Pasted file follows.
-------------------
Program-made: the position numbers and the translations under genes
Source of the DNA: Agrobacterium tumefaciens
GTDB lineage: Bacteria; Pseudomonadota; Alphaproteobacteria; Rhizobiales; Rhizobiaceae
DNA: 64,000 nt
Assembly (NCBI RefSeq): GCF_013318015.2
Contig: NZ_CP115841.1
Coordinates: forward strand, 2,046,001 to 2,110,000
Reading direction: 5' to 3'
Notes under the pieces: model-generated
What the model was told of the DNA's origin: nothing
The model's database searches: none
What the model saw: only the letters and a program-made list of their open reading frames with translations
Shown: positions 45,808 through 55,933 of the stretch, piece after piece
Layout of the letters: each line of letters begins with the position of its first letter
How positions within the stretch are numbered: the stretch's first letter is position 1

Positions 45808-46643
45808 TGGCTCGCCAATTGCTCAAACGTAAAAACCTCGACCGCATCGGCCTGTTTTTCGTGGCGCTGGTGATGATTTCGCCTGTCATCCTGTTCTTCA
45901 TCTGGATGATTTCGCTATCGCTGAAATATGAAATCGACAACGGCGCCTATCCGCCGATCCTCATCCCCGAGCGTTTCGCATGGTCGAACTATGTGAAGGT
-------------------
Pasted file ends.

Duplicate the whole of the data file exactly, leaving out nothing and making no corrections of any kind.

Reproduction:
Program-made: the position numbers and the translations under genes
Source of the DNA: Agrobacterium tumefaciens
GTDB lineage: Bacteria; Pseudomonadota; Alphaproteobacteria; Rhizobiales; Rhizobiaceae
DNA: 64,000 nt
Assembly (NCBI RefSeq): GCF_013318015.2
Contig: NZ_CP115841.1
Coordinates: forward strand, 2,046,001 to 2,110,000
Reading direction: 5' to 3'
Notes under the pieces: model-generated
What the model was told of the DNA's origin: nothing
The model's database searches: none
What the model saw: only the letters and a program-made list of their open reading frames with translations
Shown: positions 45,808 through 55,933 of the stretch, piece after piece
Layout of the letters: each line of letters begins with the position of its first letter
How positions within the stretch are numbered: the stretch's first letter is position 1

Positions 45808-46643
45808 TGGCTCGCCAATTGCTCAAACGTAAAAACCTCGACCGCATCGGCCTGTTTTTCGTGGCGCTGGTGATGATTTCGCCTGTCATCCTGTTCTTCA
45901 TCTGGATGATTTCGCTATCGCTGAAATATGAAATCGACAACGGCGCCTATCCGCCGATCCTCATCCCCGAGCGTTTCGCATGGTCGAACTATGTGAAGGT